Bitcoin is a decentralized blockchain-based crypto asset that does have some common properties with gold. This is probably why many call Bitcoin “digital gold”. In January 2020, Bitcoin’s price has surpassed $8700; so, the question now is, whether it is safer to invest in the Bitcoin or gold.
Similar to gold, Bitcoin has a finite supply; there can only be 21 million Bitcoins and not anymore. Like gold, Bitcoin cannot be issued by banks or governments. It is generated by the computing power of many miners. Miners work individually or in pools to verify transactions. For every successfully-mined block the miners get rewarded in Bitcoins. To make sure that the crypto market does not get flooded with Bitcoins, the reward gets “halved” every 4 years.
Is Bitcoin “digital gold”?
- Trading, weighing, and tracking gold conforms to a proper established system. You cannot get away with counterfeit gold, or steal gold, or corrupt it. Bitcoin similarly cannot be corrupted because of its decentralized and encrypted nature. However, the infrastructure to ensure safety still remains elusive; for instance, the Mt.Gox incident in 2014 exposed how prone cryptocurrency exchanges can be to hackers.
- Both Bitcoin and gold are finite entities but one cannot say which will get exhausted first. Currently, bitcoin is traded using automated trading bots like Bitcoin Superstar to increase the speed of trade; check here to know Was ist Bitcoin Superstar?
- Gold has been used for making a wide range of products, starting from jewelry to applications used in electronics and dentistry. Bitcoin on its part has also been used for many applications; the blockchain is all set to revolutionize the banking system. With Bitcoins, it is possible to send money across borders faster and with minimal transaction fees.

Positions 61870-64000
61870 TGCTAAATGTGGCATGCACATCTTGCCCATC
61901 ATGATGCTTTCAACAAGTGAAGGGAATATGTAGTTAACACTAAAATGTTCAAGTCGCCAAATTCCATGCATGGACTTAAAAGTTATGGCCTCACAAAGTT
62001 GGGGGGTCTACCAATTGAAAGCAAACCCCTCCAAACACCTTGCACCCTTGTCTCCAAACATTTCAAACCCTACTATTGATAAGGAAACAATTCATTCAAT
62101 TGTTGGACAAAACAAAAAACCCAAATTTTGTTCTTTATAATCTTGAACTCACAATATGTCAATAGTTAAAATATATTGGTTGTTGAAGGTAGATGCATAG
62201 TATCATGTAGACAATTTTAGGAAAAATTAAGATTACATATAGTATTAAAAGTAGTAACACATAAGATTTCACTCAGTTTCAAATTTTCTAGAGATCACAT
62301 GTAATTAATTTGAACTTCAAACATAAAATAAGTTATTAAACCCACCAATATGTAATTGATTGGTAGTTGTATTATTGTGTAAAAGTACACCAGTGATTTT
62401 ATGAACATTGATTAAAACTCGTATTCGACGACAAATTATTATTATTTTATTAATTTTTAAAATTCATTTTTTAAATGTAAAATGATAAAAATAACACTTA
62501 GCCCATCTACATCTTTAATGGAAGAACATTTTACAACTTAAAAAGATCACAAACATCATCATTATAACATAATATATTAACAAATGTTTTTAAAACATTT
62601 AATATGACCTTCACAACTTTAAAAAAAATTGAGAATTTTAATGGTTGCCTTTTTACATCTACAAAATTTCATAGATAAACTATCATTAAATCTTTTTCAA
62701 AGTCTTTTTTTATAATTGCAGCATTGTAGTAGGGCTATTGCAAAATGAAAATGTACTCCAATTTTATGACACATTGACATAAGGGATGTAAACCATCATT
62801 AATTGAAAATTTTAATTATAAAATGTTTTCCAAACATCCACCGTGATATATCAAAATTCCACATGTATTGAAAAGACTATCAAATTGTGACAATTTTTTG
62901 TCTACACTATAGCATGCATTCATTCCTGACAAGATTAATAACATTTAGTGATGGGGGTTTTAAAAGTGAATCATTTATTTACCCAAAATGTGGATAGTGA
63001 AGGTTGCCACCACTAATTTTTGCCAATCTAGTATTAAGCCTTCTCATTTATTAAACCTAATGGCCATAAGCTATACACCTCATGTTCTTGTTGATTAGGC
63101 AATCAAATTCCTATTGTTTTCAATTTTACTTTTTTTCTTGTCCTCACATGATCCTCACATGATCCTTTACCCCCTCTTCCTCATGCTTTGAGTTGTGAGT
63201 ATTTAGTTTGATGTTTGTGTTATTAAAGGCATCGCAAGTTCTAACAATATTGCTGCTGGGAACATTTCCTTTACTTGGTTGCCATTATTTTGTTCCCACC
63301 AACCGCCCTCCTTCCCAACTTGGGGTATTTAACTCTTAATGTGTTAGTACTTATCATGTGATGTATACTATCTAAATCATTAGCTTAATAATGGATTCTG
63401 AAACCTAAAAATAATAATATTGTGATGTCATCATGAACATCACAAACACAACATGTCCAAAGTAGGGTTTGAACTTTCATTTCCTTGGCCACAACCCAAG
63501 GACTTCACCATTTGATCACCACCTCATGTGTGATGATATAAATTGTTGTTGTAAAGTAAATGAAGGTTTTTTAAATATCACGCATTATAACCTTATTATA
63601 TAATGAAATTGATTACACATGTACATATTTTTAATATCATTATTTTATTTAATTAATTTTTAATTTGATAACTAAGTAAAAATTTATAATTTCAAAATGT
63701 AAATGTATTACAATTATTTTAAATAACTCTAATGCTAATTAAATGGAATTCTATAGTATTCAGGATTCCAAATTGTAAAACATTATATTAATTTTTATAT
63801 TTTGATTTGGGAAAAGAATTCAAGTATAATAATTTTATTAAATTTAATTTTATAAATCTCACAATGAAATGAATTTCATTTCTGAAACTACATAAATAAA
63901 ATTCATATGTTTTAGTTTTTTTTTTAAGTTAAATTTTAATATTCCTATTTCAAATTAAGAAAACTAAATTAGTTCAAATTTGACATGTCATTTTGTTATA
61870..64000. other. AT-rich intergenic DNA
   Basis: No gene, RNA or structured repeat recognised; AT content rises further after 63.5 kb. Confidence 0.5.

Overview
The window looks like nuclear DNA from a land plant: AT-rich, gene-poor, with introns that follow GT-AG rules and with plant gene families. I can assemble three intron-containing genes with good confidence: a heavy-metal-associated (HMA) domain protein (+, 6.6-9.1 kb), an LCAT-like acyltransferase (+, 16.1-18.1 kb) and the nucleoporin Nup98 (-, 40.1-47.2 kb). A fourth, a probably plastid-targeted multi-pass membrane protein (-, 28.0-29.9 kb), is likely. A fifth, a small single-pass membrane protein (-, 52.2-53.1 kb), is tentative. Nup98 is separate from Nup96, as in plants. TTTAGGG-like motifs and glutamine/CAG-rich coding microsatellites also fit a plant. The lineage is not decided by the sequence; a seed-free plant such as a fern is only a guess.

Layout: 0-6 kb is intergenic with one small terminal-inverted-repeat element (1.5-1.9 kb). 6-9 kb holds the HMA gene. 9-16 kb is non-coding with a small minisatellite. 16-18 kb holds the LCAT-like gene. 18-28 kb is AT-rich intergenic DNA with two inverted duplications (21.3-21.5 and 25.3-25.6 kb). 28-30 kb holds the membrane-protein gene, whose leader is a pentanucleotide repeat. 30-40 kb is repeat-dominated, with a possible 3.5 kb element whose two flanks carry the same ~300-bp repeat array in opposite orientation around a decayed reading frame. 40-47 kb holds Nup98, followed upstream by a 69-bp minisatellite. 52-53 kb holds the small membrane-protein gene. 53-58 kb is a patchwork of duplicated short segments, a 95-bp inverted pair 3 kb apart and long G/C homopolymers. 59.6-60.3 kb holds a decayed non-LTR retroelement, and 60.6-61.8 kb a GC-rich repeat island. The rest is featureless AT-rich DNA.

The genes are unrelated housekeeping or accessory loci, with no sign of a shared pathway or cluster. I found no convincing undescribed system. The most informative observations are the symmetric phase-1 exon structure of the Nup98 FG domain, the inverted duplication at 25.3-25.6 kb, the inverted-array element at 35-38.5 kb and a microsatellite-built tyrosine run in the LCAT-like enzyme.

- You can get cash easily in exchange for gold as compared to in exchange for Bitcoins. Bitcoin’s market is certainly more limited when compared to the market gold enjoys.
Myths and facts about Bitcoins:
- It is argued that Bitcoins have no intrinsic value because it is not backed by any government. So, if society were to face a crisis suddenly the Bitcoins will cease to have any value. At the same time, there are counter arguments that Bitcoin’s value is determined by demand-and-supply; so, if its usage grows, this currency will continue to be there and its value will also go up.
- One of the biggest myths about Bitcoins is that they are only used for illegal activities. While digital currencies have certainly been used by people for buying illicit drugs or weapons in the past, the truth is that these transactions on the Dark Web were illegal, not Bitcoins. It is possible for criminals to do the same using regular currencies.
- Another myth is that digital currencies like Bitcoins are anything but secure. This is because there have been many cases of thefts and scams in the past. But there are ways in which the crypto investor can protect his holdings from hacks and frauds. Besides, governments have started to show an interest in using the blockchain technology.
- It is argued that crypto coins are a scam. But investors must treat crypto assets just as they would treat fiat currencies. Every investment has its risks and you need to proceed with caution. You can be easily drawn into fraudulent investments even in the traditional financial system.
- The biggest myth of all is the fact that Bitcoins have been hacked previously, and that makes them vulnerable to hacking again. But, with proper security measures like two-factor authentication on exchanges and use of cold wallets, much of these risks can be minimized.